The production of imitations of precious jewellery, in which -steel or marchisite (cut-steel and marchisite are sometimes confused, being superficially not dissimilar in appearance, but marchisite is, in fact, iron-pyrites, which is facet-cut and then set to resemble diamond cluster jewellery) were substituted for diamonds and pinchbeck (or brass) for gold, spread alarm amongst the middle classes, who objected vigorously to their servant girls being able to ape their grand ways, with 'diamond' shoe buckles and necklaces and earrings of their own, but in spite of this and the endless criticisms of the poor quality in design and manufacture of cheap jewellery which were levelled at the trade by Matthew Digby Wyatt, John Ruskin, William Burges, Oscar Wilde, Mrs Haweis and many others, the mass-production of jewellery has increased ever since. The question of how these deficiencies might be remedied, generally believed to be by ensuring that the design and execution of a piece of jewellery should be in the hands of one inspired and unmechanised craftsman, was a great, not to sa overworked, preoccupation of these people, and Wilde's solution to the problem was given in a lecture on “The Practical Application. of the Principles of the Aesthetic Theory to Exterior and Interior House Decoration, with Observations upon Dress and Personal Ornaments,” which was later published by Methuen in a collection of Wilde's work, more simply entitled Art and the Handicraftsman (1902). He deplores the state of modern design:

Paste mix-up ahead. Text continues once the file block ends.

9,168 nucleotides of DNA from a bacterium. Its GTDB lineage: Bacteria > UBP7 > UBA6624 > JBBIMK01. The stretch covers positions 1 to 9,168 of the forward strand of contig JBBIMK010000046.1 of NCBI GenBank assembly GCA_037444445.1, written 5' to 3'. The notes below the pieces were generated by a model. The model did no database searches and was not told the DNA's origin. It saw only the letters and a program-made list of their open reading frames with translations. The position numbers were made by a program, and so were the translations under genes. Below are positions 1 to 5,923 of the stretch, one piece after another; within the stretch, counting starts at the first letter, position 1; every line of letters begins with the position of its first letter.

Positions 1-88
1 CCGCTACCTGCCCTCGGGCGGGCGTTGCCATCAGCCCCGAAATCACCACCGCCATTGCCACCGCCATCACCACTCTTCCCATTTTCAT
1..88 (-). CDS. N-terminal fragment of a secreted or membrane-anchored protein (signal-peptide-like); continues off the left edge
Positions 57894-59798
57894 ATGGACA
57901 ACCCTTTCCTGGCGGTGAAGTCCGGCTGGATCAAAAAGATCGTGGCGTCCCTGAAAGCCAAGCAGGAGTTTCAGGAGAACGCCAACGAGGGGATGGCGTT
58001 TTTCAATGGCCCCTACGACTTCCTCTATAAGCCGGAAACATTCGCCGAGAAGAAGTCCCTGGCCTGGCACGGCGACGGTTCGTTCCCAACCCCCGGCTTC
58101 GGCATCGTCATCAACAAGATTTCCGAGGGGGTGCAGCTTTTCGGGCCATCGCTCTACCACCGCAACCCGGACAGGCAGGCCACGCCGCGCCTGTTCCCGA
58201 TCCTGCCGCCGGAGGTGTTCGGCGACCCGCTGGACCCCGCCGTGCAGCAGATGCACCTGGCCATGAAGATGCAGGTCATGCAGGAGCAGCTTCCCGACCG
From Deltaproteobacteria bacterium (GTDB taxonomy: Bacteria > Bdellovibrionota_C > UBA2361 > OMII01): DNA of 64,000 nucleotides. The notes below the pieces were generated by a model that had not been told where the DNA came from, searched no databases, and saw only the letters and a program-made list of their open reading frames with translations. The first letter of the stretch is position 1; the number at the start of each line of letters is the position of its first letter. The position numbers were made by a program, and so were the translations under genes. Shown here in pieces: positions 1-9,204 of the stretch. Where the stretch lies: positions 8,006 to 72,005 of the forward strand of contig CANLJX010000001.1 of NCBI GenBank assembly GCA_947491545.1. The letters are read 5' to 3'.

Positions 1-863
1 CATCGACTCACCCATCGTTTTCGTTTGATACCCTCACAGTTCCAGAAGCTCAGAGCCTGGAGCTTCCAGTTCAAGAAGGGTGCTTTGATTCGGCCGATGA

I do not know anything so perfectly commonplace in design as most modern jewellery . . .' and his advice is as follows '. . . Search out your workmen and, when you find one who has delicacy of hand, and that wonder of invention necessary for goldsmiths' work, do not leave him to toil in obscurity and dishonour and have a great glaring shop and two great glaring shop-boys in it (not to take your orders: they never do that; but to force you to buy something you do not want at all). When you want a thing wrought in gold, goblet or shield for the feast, necklace or wreath for the women, tell him what you like most in decoration, flower or wreath, bird in flight or hound on the chase, image of the woman you love or the friend you honour. Watch him as he beats out the gold into those thin plates delicate as the petals of a yellow rose, or draws it into the long wires like tangled sunbeams at dawn. Whoever that workman may be help him, cherish him, and you will have much lovely work from his hand as will be a joy to you for all time.